Yes it is. Making the effort, getting out there allows me to feel connected with my peers. I feel less isolated and the loneliness begins to fade.

I remember and count my blessings, I had 30 plus years with loving supportive parents and this is my opportunity to care for my Dad. The loneliness is replaced with a feeling of peace.

I interact with my Dad on his level. We play cards. We start out playing poker and mid hand it becomes gin and then we finish up with poker again. No big deal, it is not about the game it is the moment. I etch that memory and the process of capturing the moment chases the loneliness away.

I sing with my Dad. Silly songs from my childhood. And every once in awhile, it will spark a memory and we can share a memory. That shared memory, that moment erodes some of the loneliness.

I am not perfect. I am truly far from perfect. But I have actively chosen to fight the gloom and doom of caregiving with positive thoughts and actions, with fun, love and laughter. I hope you can too.

Monday, March 5, 2007

Morning Routine

This morning I had a flash of wisdom or something similar. This morning while I was getting ready for work and getting the kids ready for school Dad woke up. This seems like a simple everyday occurence, which it was, but I started thinking and I realized every morning my Dad and I follow the same routine.

After a night's sleep most of us wake up a little groggy, need a few minutes to get our act together, have our coffee, whatever your personal poison, but it is that morning routine that gets us moving. Without that routine, the day seems, flat, unhinged, possibly even stressful, sound at all familiar? Well I finally realized every morning is like that for my Dad. He wakes up and doesn not know where he is or how he got there. How terrrifying! Can you imagine waking up in the Twilight Zone EVERY morning.

Unconsciously my Dad and I had established a routine. He wakes up and finds me, wherever I am (bedroom, bathroom, kitchen...). When he sees me he asks who I am and where he is. I would explain that I am his daughter Debbie. Now I understand that doesn't mean anything to him and he doesn't remember being married, let alone haivng a child, but I still say it. I usually tell him a story from when I was growing up or he was growing up as proof of our relationship. If I can get him to see that we have some common memories (my reminiscences are not memories but memories of stories) he begins to feel safe. He knows he is with someone that knows him and I have proved it with details of his life.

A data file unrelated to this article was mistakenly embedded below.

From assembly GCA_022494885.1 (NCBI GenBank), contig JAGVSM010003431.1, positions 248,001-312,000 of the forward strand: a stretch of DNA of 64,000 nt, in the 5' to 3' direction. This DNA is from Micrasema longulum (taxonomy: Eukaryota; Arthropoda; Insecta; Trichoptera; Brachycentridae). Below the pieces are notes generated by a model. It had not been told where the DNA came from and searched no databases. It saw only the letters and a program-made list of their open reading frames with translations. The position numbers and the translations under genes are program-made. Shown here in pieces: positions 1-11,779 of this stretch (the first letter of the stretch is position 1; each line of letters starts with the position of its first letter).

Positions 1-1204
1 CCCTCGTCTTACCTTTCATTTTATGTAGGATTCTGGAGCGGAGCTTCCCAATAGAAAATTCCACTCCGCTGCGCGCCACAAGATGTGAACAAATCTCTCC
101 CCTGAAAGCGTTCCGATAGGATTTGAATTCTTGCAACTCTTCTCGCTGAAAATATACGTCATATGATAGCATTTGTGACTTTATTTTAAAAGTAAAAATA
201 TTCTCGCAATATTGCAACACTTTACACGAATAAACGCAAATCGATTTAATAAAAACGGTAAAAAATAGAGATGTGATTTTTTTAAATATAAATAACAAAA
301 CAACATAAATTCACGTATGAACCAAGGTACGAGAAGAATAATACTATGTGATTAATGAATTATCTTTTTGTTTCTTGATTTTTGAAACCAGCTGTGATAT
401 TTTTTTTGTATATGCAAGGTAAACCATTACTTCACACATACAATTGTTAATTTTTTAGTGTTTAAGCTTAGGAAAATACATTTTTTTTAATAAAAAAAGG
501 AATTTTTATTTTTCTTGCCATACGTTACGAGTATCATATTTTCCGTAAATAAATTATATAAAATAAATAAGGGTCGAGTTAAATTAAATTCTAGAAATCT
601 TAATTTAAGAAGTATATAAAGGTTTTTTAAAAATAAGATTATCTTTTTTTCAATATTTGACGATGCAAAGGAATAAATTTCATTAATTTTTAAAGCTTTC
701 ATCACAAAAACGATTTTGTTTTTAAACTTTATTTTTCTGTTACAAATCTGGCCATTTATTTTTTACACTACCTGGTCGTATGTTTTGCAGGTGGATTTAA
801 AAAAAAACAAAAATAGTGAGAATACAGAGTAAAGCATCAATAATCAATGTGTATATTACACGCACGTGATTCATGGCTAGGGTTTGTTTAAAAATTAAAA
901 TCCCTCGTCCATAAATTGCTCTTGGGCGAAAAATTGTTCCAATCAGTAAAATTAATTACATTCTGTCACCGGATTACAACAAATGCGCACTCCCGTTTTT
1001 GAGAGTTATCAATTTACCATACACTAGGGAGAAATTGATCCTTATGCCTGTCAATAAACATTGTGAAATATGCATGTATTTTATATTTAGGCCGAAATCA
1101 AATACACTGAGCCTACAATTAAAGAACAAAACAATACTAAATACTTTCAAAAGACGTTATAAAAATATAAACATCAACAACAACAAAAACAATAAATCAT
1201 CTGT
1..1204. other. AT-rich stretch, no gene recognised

The second hurdle is where he is. I explain that this is my house and he lives with me. I explain that he has an illness that causes him to forget things and get confused and that is why we live together. At that point I usually tell another story, again reassuring him that we have ties and I know WHO HE IS. I also reassure him that he is loved and safe.

Thinking about these questions and answers I realized, he really doesn't care where he is or who he is with. He is asking am I safe? Am I with people who will care for me? Should I be anxious? I have learned that storytelling answers these questions that he doesn't even know he is asking. So tomorrow, I will tell more stories and I will remind myself that those stories create a safe place for Dad.

Friday, March 2, 2007

To pee or not to pee

I have not been feeling well. Seems like everyone I know is sick. But I was getting Dad changed today and he was a little fractious and I had to insist that it was better to be clean and dry and started quoting the Bard to amuse him. Here is what I started:

To pee, or not to pee: that is the question:
Whether 'tis nobler in the pants to suffer
The moist and cold of damp underwear,
Or to take arms against a sea of pea,
And by opposing change them? To change: to clean;
No more; and by a change to say we end
The diaper-rash and the thousand natural shocks
That flesh is heir to, when wet
Devoutly to be wish'd. To change, to clean;
To clean: perchance to dry: ay, there's the rub;
For in that cleansing what dreams may come
When we have shuffled off this wet clothing,
Must give us pause: there's the respect
That makes pleasure of dry and warm;
For who would bear the cold and moist of pee,
The caregiver's right, the dry man's happyy,
The pangs of damp garments, the chill of wetness,
The insolence of the wet and the odor
That patient denies a need of driness,
When he himself might his urine make
With a bare bum? who would object,
To grunt and sweat in a bathroom,
But those that change the wet,
The undiscover'd dampness from within
No caregiver shuns, it puzzles the will
And makes us rather bear those ills we have
Not seen as yet
Thus squeamishness does make cowards of us all;
And thus the native feelings of revulsoion
Is chased o'er with the vivid cast of love,
And changes of great volume and mass
With this regard our senses are awry,
And lose the smellof lysol - it cannot hide
The scent of urine, in thy pants
Be all my changes remember'd.


It is silly I know and a bit over the top, but it kept us amused!